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Breaking Ground 100 - Brent Redmond’s Four-Wheel Art

by Deborah McMillan, Director, DIDD Services, East TN Personal Care Service
Photo of Brent, a man with disabilities, is wearing a baseball cap and T-shirt and holding a very large model car in his hands
Brent Redmond with his model car creation

Art comes in many shapes and forms. For Knoxville native Brent Redmond, it comes on four wheels.

There are no off-the-shelf model-car kits in Brent’s workshop. His replicas are absolute works of art, complete with hand-sewn leather seats, “suicide” doors that open automatically, and functioning windows. Brent uses a huge range of skills to build his model cars, which are sometimes up to three feet in length.

The artist begins by developing the design for his vehicle using one of several methods: searching the internet for ideas, studying information from car dealerships, or, more frequently, using his imagination to create concept vehicles with futuristic features. His craft is so absorbing, Brent often spends several hours each day in his workshop. He devotes extra time to making sure the finish stands out, with vibrant colors like candy-apple red with flecks of gold. Pearlescent black diamond and metallic silver are two of his favorites.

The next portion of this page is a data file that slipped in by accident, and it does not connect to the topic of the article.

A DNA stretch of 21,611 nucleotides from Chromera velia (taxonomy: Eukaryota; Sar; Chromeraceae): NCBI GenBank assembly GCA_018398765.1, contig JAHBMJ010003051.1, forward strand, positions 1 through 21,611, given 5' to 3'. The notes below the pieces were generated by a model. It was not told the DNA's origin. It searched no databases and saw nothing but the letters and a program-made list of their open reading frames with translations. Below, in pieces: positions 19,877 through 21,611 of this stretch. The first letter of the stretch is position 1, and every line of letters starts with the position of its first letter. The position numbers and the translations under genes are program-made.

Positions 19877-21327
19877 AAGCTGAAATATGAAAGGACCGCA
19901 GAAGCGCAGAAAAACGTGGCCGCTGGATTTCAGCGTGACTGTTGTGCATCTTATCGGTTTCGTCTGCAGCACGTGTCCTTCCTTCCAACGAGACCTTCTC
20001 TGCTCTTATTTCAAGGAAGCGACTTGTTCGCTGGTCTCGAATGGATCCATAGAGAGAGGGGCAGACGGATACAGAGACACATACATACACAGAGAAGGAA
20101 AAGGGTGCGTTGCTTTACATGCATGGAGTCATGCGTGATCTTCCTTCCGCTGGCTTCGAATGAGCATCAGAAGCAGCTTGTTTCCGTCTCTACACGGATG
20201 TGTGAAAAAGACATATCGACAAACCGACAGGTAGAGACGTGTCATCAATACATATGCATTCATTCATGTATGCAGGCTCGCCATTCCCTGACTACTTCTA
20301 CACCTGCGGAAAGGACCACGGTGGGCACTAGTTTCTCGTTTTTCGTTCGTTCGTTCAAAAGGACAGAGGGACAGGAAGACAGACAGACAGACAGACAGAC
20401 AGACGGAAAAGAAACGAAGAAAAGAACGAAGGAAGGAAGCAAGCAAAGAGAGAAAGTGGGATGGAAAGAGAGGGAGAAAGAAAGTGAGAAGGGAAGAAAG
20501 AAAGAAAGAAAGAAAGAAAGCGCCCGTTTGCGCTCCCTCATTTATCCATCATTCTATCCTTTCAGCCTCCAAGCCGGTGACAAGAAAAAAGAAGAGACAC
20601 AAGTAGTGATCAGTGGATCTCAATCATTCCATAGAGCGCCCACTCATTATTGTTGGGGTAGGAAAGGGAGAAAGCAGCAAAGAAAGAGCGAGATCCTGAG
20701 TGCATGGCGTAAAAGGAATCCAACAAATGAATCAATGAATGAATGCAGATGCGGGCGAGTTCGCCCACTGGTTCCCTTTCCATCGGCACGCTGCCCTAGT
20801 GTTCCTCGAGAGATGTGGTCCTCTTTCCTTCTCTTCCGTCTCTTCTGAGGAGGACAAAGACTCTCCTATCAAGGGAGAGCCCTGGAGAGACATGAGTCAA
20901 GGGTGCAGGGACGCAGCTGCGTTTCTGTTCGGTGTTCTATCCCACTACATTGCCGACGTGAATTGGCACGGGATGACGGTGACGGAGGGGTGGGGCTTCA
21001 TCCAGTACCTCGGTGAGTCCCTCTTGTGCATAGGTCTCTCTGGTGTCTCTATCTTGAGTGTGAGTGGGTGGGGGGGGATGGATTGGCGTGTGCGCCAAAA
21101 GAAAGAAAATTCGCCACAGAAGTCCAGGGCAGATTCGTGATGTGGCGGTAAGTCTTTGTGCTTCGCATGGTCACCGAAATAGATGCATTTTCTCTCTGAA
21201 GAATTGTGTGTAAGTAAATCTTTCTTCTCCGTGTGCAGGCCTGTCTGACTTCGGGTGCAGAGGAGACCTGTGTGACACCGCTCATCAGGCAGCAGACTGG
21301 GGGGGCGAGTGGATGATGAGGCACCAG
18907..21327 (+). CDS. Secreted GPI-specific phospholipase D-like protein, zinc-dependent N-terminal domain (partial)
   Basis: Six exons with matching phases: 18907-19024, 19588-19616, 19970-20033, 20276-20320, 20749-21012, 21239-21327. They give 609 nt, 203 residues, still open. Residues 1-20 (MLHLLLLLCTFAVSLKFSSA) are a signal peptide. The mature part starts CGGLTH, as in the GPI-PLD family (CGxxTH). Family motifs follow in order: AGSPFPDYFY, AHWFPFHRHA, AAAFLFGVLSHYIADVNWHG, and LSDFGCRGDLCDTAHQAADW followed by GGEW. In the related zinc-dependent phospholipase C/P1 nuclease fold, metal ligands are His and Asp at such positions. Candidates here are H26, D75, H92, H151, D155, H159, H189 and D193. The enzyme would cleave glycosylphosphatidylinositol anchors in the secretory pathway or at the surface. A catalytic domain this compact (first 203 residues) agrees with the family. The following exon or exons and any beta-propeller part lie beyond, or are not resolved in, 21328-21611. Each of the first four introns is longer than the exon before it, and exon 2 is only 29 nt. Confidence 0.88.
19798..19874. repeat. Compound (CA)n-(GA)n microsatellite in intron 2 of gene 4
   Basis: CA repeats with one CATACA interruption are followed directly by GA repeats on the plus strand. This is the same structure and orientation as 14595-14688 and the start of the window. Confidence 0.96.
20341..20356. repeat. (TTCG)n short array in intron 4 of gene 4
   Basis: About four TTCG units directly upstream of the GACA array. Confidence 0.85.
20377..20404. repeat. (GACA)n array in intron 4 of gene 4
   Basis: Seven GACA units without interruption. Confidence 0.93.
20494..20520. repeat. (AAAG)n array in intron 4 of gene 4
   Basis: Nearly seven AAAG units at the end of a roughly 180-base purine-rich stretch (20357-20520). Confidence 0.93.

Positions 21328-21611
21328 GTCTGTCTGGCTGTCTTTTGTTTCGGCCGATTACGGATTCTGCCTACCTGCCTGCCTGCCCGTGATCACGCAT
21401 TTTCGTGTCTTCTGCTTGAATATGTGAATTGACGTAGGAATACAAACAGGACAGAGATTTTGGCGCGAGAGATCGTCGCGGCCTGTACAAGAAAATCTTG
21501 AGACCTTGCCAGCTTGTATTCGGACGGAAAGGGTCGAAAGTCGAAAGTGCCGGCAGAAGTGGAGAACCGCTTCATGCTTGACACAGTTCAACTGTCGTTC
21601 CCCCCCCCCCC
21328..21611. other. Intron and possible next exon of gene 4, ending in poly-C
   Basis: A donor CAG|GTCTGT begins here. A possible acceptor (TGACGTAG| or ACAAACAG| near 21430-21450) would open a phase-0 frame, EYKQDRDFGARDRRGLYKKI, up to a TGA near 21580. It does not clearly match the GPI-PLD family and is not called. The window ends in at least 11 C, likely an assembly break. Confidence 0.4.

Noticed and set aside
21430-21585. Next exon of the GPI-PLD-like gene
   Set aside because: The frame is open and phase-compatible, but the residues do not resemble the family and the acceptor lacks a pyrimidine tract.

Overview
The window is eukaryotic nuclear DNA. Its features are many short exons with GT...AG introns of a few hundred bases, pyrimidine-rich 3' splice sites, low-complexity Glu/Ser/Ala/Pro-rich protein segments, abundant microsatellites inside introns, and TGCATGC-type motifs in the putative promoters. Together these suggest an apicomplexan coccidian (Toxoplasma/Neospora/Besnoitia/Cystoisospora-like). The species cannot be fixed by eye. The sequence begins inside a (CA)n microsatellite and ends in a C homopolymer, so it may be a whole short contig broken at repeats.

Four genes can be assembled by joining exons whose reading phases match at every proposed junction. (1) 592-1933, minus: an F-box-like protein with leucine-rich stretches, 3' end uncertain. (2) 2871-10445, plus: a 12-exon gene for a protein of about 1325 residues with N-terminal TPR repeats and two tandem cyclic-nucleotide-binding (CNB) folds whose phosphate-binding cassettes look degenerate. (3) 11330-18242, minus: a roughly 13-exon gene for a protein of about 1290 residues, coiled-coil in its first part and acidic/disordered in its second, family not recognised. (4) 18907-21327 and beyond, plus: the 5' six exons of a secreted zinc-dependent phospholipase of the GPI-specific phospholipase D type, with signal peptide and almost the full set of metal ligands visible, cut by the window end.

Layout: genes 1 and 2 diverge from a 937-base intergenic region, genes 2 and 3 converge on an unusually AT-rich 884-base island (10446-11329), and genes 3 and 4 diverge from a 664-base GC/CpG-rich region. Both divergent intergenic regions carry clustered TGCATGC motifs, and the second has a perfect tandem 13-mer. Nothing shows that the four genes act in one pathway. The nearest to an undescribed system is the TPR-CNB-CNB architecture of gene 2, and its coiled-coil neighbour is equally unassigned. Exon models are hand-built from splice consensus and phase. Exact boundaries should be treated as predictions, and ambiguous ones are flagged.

Brent enjoys the challenge of buying materials and beginning projects from scratch. He and his personal assistant, Kimberley Kerr, regularly visit local hardware stores and hobby shops, and Brent has built lasting relationships with employees at several suppliers. Brent and Kim recently spent the day in Pigeon Forge for the annual Fall Rod Run, where Brent decided his next vehicle would be a street-rod replica.

This past March, a jury presented Brent one of four Silver Easel awards for outstanding creativity, expression, and design at the “From My Perspective: An Exhibition for All Artists” event hosted by Trousdale School in Cleveland, Tennessee.

Most recently, Brent won first prize as a TVA & I Fair exhibitor with his ultramodern version of a Knoxville Sheriff’s Department cruiser, which featured a working red and blue light bar and front wench. In October, Brent was invited by Sheriff Tom Spangler to display his art at the Knox County Sheriff’s Department.

Brent has no intention of putting the brakes on his craft, and plans to expand his designs and exhibiting. For Brent, his art is an avenue of expression, and a way to connect with car enthusiasts worldwide.